The medium is still young and growing. Serial, last year’s biggest hit, introduced the podcast format to a much larger audience. It broke the iTunes record for fastest podcast to reach five million downloads. This is partly due to the fact that Serial benefitted from its association with the popular NPR program This American Life. In November 2014, Serial seemed a titan, yet it only took three months for, Invisibilia, another NPR spinoff, to beat that record.

Advertising on the most popular podcasts usually costs between $25 and $40 for every thousand listeners, which is about two to three times what it costs to advertise on traditional radio. You would think that’s a function of supply. However, according to online data cruncher, the supply of podcast advertising slots is far outstripping demand. In an informal study, they found more than a third of the shows they listened to had no ads at all. Partly that’s because of the low barrier of entry for any Joe Schmo and the uphill battle of getting noticed if you’re not a spinoff of a known property.

Still, the consensus among podcast sponsors seems to be that audiences remember them better and have warmer feelings toward them than with traditional radio spots. For a contrapositive example, consider those YouTube ads that block the bottom third of the display. I defy you to show me one person in the history of the Internet who has responded favorably to these. Show me one person who’s said, “This dog shaming video is hilarious… but wait, yes, I WOULD like to refinance my mortgage!” Yeah, I didn’t think so.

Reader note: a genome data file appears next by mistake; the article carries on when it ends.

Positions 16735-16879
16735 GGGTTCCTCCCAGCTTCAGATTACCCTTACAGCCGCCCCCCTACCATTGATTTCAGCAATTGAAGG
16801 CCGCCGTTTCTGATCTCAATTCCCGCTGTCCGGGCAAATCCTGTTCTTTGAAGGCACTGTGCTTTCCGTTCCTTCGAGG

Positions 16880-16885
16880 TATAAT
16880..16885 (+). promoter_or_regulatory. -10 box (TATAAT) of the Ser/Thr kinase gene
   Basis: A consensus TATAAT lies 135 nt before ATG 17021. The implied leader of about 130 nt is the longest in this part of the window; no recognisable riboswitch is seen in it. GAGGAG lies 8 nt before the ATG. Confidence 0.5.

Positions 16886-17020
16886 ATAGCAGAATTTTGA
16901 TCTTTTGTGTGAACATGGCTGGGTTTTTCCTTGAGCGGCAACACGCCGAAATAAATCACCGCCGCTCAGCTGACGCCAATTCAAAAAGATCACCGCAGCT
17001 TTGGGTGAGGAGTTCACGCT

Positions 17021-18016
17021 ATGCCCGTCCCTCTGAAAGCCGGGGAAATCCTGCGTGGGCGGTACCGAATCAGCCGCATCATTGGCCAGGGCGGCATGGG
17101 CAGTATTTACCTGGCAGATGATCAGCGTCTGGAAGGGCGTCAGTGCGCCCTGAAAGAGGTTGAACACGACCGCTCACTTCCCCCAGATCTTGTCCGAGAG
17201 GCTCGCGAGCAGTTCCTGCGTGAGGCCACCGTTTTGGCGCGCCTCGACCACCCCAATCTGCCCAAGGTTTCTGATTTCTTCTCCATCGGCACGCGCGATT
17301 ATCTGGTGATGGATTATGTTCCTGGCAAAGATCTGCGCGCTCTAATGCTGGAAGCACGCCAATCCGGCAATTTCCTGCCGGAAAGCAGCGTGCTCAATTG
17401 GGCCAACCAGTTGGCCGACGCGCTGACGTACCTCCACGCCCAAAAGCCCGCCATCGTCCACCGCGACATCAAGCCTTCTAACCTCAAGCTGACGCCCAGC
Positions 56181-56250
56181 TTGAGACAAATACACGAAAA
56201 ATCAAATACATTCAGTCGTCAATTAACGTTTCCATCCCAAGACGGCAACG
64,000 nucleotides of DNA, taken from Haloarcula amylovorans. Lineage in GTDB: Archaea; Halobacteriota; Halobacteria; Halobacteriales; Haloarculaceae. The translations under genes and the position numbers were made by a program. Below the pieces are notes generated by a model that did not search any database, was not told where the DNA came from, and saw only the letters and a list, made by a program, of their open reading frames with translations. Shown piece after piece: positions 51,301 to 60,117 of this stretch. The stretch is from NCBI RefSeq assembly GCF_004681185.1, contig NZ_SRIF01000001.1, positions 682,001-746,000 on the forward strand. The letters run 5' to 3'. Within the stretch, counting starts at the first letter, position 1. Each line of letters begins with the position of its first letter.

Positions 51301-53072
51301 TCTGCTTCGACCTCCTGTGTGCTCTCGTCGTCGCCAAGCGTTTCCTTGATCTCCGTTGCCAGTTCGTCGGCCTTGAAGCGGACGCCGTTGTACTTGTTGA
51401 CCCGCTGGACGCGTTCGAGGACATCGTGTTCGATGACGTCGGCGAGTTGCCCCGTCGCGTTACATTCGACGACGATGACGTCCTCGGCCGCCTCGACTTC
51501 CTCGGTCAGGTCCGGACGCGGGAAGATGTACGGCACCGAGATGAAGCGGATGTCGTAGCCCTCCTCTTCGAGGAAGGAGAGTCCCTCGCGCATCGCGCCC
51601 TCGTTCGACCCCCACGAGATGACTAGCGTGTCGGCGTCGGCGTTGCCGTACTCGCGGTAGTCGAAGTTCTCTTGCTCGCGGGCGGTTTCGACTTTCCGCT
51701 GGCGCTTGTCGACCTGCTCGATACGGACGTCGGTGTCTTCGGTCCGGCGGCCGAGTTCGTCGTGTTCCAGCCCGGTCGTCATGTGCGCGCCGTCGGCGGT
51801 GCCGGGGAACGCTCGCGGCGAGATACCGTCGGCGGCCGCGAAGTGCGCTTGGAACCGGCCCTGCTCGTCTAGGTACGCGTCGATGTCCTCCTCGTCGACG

But back to our TV theme. It’s not just the sheer number of TV programs today that’s impressive. It’s also the diversity. Shows like Orange is the New Black and Transparent(original programming from Netflix and Amazon respectively) are positively groundbreaking, featuring a wide variety of ethnicities and sexual orientations in ways that are increasingly authentic, rather than exploitative or tokenistic. That may be helping commercial TV producers become more enterprising with shows like Empire, Scandal, Modern Family, Dr. Ken and even Fresh Off the Boat. The buying power of African Americans, Latinos and Asian Americans has grown considerably in the last 20 years, making the TV viewership of those groups even more valuable and now somewhat easier to connect with. Sometimes the market does work, especially when the gatekeepers find themselves hustling to find footing among the upstarts.

I believe there will always be blockbuster TV programs that make it to water cooler discussions, but good luck predicting which ones will go there next. With so many options, advertisers and consumers may have to rely increasingly on serendipity and word-of-mouth to find just what they’re looking for.

The Golden Age of TV: How Much is Too Much?